Sedentary Work Exerting up to 10 pounds (4.5 kg) of force occasionally and/or a negligible amount of force frequently or constantly to lift, carry, push, pull, or otherwise move objects, including the human body. Sedentary work involves sitting most of the time, but may involve walking or standing for brief periods of time. Jobs are sedentary if walking and standing are required only occasionally and other sedentary criteria are met.

Light Work Exerting up to 20 pounds (9.1 kg) of force occasionally and/or up to 10 pounds (4.5 kg) of force frequently, and/or negligible amount of force constantly to move objects. Physical demand requirements are in excess of those for Sedentary Work. Light Work usually requires walking or standing to a significant degree. However, if the use of the arm and/or leg controls requires exertion of forces greater than that for Sedentary Work and the worker sits most the time, the job is rated Light Work.

Medium Work Exerting up to 50 (22.7 kg) pounds of force occasionally, and/or up to 25 pounds (11.3 kg) of force frequently, and/or up to 10 pounds (4.5 kg) of forces constantly to move objects.

Heavy Work Exerting up to 100 pounds (45.4 kg) of force occasionally, and/or up to 50 pounds (22.7 kg) of force frequently, and/or in excess of 20 pounds (9.1 kg) of force constantly to move objects.

Very Heavy Work Exerting in excess of 100 pounds (45.4 kg) of force occasionally, and/or in excess of 50 pounds (22.7 kg) of force frequently, and/or in excess of 20 pounds (9.1 kg) of force constantly to move objects.

Job Classification

In most duration tables, five job classifications are displayed. These job classifications are based on the amount of physical effort required to perform the work. The classifications correspond to the Strength Factor classifications described in the United States Department of Labor's Dictionary of Occupational Titles. The following definitions are quoted directly from that publication.

Sedentary Work Exerting up to 10 pounds (4.5 kg) of force occasionally and/or a negligible amount of force frequently or constantly to lift, carry, push, pull, or otherwise move objects, including the human body. Sedentary work involves sitting most of the time, but may involve walking or standing for brief periods of time. Jobs are sedentary if walking and standing are required only occasionally and other sedentary criteria are met.

Light Work Exerting up to 20 pounds (9.1 kg) of force occasionally and/or up to 10 pounds (4.5 kg) of force frequently, and/or negligible amount of force constantly to move objects. Physical demand requirements are in excess of those for Sedentary Work. Light Work usually requires walking or standing to a significant degree. However, if the use of the arm and/or leg controls requires exertion of forces greater than that for Sedentary Work and the worker sits most the time, the job is rated Light Work.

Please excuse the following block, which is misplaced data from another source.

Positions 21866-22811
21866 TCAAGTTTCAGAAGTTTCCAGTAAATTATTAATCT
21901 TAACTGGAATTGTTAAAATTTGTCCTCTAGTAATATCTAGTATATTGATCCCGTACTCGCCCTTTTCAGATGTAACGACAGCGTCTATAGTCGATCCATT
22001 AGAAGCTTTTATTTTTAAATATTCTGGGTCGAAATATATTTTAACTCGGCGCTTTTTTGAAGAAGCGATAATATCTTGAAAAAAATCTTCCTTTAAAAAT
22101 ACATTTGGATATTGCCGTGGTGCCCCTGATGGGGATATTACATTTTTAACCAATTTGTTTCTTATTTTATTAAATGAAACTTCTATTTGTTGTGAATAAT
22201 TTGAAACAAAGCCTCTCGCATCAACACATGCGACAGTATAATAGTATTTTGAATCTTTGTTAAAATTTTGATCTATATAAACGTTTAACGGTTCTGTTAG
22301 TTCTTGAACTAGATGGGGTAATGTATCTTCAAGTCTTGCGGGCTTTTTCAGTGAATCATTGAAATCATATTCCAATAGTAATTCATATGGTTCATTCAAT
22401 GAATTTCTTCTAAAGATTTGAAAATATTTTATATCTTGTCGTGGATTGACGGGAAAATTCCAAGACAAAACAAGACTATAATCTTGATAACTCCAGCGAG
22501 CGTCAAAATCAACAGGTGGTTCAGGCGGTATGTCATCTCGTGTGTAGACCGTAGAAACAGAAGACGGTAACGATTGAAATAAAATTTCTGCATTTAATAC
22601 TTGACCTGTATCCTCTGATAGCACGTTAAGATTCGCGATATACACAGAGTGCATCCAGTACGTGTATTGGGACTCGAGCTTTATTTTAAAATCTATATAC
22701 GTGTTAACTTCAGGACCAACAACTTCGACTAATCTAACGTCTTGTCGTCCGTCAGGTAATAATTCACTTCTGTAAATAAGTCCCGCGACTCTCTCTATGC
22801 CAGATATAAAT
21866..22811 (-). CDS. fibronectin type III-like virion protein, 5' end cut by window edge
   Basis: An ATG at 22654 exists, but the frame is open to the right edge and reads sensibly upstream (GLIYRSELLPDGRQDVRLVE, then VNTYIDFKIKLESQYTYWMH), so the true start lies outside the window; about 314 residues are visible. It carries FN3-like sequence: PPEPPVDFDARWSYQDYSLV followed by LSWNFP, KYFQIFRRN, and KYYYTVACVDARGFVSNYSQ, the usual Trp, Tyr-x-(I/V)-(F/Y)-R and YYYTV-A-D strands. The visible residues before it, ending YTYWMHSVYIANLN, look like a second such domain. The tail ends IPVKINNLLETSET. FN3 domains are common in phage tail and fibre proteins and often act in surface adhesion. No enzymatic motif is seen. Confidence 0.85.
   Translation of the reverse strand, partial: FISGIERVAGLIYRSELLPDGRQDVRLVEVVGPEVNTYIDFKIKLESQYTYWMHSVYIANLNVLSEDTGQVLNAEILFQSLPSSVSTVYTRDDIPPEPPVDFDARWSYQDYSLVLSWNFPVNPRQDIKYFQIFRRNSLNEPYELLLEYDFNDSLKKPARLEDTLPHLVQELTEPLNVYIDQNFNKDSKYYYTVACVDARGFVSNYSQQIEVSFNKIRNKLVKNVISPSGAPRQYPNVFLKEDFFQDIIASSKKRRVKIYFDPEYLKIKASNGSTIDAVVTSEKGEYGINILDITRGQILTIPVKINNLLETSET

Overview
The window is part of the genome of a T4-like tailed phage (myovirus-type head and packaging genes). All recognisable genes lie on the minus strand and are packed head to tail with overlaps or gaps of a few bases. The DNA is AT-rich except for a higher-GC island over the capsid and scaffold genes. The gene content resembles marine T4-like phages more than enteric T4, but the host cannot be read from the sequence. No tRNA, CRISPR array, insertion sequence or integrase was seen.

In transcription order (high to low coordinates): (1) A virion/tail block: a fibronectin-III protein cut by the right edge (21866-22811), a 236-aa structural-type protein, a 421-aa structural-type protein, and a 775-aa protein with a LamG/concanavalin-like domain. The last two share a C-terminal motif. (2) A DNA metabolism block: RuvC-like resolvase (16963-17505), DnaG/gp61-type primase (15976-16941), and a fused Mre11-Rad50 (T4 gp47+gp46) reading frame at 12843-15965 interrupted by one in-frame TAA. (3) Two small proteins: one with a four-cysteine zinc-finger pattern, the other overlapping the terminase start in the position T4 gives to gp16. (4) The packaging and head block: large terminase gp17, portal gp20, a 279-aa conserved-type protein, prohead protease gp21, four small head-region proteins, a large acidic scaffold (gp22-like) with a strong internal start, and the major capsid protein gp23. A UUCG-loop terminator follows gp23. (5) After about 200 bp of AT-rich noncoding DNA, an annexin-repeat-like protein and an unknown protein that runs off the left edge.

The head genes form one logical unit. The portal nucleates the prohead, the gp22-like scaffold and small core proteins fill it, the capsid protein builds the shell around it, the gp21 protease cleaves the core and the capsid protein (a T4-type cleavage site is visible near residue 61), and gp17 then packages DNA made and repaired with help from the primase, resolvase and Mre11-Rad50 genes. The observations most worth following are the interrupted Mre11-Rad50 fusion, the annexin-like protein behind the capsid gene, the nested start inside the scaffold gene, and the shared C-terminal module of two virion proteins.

Medium Work Exerting up to 50 (22.7 kg) pounds of force occasionally, and/or up to 25 pounds (11.3 kg) of force frequently, and/or up to 10 pounds (4.5 kg) of forces constantly to move objects.

Heavy Work Exerting up to 100 pounds (45.4 kg) of force occasionally, and/or up to 50 pounds (22.7 kg) of force frequently, and/or in excess of 20 pounds (9.1 kg) of force constantly to move objects.

Very Heavy Work Exerting in excess of 100 pounds (45.4 kg) of force occasionally, and/or in excess of 50 pounds (22.7 kg) of force frequently, and/or in excess of 20 pounds (9.1 kg) of force constantly to move objects.

Syncope


Related Terms

  • Blackout
  • Fainting
  • Transient Loss of Consciousness

Differential Diagnosis

Comorbid Conditions

Factors Influencing Duration

If syncope is due to an underlying cause, the specific diagnosis may influence the length of disability. An individual's job requirements may also determine the length or degree of disability. Age and mental health of the individual may also influence the length of disability.

Medical Codes

ICD-9-CM:
780.2 - Syncope and Collapse; Blackout, Fainting; (Near) (Pre)syncope; Vasovagal Attack

Treatment

Recovery from syncope occurs as soon as normal blood flow is restored to the brain. The individual should be lying down with the legs elevated for 10 to 15 minutes after regaining consciousness to prevent another attack.

If the individual does not regain consciousness within a minute or 2, medical help should be obtained promptly. Emergency care should include protection of the airway and of circulation, and intravenous medications or oxygen may be needed.

Recurrent syncope needs to be evaluated to rule out a more serious underlying condition. Individuals who have had episodes of syncope in the past should be instructed to watch for the warning signs of fainting, such as lightheadedness, dizziness, and nausea. When they experience these warning signs, they should lie down or put their heads between their knees. They should also be careful not to get up suddenly or to remain standing for long periods of time and should avoid situations or activities that tend to bring on their syncopal attacks.

Syncope originating in the heart may require treatment with anti-arrhythmic drugs, beta-blockers, or a pacemaker. Syncope related to disease of the heart valves may require valve replacement.

If the individual has orthostatic syncope, the head of the bed should be raised; the individual may also benefit from compression stockings (thrombo-embolism deterrent [TED] hose), steroids and alpha-1 antagonist. Neurologic syncope is treated the same as orthostatic syncope. If the individual has situational syncope, hydration is important, but later in the course of their illness, they may need a pacemaker.

Source: Medical Disability Advisor






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